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Some Suggested Themes for Letters to the Editor and Op/Eds

Revised 9/3/19

EVERY VOICE MATTERS, EVERY VOTE COUNTS

Every voice in New Mexico should be heard, and every vote should count equally. We must empower everyday New Mexicans and prevent maps from being drawn unfairly and stripping voters of their vote.

EMPOWER VOTERS TO CHOOSE

Elections should be determined by voters, not politicians who draw maps. Voters should pick their elected officials, not the other way around. In our current system, politicians can draw their own district lines to pick their voters and protect themselves. A special redistricting commission empowers voters.

OPEN THE SYSTEM

By making the process open and honest, we can protect our fundamental right to vote. We have the opportunity to prevent gerrymandering, create rules that apply evenly to both parties, and send a message that voters come first.

WHAT IS REDISTRICTING? WHAT IS GERRYMANDERING?

Redistricting is the process of redrawing the boundaries of legislative and congressional districts. This process happens every 10 years to adjust for population changes. Currently, legislators must draw new maps like they pass any other legislation. Gerrymandering is the manipulation of district boundaries to draw a map that is not representative of the community. Sometimes this is done by unfairly favoring a political party or diluting the vote of racial or ethnic minorities. Sometimes deals are made to protect incumbents of all parties .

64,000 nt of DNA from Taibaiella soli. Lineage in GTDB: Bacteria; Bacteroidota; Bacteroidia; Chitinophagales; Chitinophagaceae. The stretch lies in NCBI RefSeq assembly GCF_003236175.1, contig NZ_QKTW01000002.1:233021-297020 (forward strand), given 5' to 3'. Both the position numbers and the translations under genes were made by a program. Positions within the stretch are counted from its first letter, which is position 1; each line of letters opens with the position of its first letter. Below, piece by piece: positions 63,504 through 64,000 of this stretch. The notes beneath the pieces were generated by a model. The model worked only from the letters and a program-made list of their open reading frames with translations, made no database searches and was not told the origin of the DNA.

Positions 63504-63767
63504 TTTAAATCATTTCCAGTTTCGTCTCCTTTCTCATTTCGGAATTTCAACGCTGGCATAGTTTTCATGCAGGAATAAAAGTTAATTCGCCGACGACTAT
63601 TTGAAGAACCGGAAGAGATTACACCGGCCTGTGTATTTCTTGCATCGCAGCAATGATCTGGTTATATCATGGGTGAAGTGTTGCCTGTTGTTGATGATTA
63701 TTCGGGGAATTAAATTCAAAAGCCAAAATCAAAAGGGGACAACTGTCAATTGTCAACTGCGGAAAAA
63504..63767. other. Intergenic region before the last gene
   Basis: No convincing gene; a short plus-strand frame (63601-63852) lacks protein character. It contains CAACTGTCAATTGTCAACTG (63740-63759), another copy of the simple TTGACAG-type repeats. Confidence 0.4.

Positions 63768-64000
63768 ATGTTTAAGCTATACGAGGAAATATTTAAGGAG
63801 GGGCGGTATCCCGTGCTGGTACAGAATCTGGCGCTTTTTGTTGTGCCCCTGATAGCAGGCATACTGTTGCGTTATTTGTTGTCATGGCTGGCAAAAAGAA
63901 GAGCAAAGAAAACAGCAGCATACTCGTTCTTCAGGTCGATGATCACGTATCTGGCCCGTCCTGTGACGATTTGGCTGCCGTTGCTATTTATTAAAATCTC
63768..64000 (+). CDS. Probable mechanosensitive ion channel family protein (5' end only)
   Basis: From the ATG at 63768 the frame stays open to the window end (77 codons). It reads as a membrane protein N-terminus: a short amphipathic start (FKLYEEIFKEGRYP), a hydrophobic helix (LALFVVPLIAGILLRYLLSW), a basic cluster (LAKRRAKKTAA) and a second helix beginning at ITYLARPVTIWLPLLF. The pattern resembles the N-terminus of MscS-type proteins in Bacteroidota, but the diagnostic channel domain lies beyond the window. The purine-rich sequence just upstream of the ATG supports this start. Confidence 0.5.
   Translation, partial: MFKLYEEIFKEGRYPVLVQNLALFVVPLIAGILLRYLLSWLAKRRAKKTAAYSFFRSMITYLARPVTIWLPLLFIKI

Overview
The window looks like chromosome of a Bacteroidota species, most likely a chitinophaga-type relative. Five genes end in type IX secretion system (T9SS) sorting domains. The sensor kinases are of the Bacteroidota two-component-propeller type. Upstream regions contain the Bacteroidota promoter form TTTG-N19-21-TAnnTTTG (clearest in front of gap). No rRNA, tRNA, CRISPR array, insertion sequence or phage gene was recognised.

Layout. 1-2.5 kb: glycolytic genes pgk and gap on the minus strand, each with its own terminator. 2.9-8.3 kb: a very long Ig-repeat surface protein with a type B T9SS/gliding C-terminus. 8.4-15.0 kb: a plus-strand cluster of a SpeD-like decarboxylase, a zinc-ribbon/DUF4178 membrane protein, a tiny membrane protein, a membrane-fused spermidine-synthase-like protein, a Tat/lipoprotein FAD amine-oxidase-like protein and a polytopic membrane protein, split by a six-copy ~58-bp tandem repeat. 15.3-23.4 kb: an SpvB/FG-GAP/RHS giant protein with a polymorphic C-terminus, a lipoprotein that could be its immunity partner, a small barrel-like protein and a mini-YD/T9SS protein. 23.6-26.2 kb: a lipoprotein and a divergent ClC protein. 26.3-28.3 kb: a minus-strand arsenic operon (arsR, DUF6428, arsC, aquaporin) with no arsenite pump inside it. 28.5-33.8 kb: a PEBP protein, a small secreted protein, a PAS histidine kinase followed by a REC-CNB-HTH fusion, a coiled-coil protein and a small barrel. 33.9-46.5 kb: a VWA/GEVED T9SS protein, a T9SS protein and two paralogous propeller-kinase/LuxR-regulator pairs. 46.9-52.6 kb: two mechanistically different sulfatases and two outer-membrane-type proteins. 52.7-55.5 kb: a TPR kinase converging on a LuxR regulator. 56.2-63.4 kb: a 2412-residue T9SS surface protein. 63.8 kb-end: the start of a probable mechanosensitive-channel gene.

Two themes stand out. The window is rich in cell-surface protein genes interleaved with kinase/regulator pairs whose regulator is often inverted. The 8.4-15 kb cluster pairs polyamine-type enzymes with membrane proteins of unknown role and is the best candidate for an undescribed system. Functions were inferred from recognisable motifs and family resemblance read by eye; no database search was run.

WHAT IS THE PROCESS NOW?

In New Mexico, the maps are approved by the New Mexico House of Representatives and the New Mexico Senate, then signed into law by the Governor. But sometimes those parties cannot agree. They might think a map has been gerrymandered or puts their party at a disadvantage. In theory, a set of district maps would be those parties can agree on. When the legislature cannot agree before their deadline, they rely on a court to draw the maps. Usually a court appoints a panel of judges who revise the legislature's proposed maps to create a final and impartial map. In the last two redistricting sessions these lawsuits have cost New Mexico taxpayers an additional 6 million dollars. Also, the conflicts and lawsuits that have arisen over past redistricting in New Mexico undermines the public confidence in the political process.

NEW MEXICO DOES NOT WANT TO BE NEAR THE BOTTOM IN REDISTRICTING REFORM

New Mexico was one of the last states to create a State Ethics Commission. Let’s not be one of the last to reform the redistricting process. Fourteen states already have independent legislative redistricting commissions. At least six other states are considering adopting some type of redistricting reform prior to 2021.

NEW MEXICANS WANT REDISTRICTING REFORM:

From a March 28, 2018 Common Cause New Mexico Poll: Seven-in-ten voters say they support the creation of an independent commission that would be responsible for redrawing the state’s legislative districts, rather than having state legislators responsible for redistricting; 51% are strongly supportive.

2020 IS THE 100th ANNIVERSARY OF THE LEAGUE OF WOMEN VOTERS

A perfect anniversary gift would be real redistricting reform in New Mexico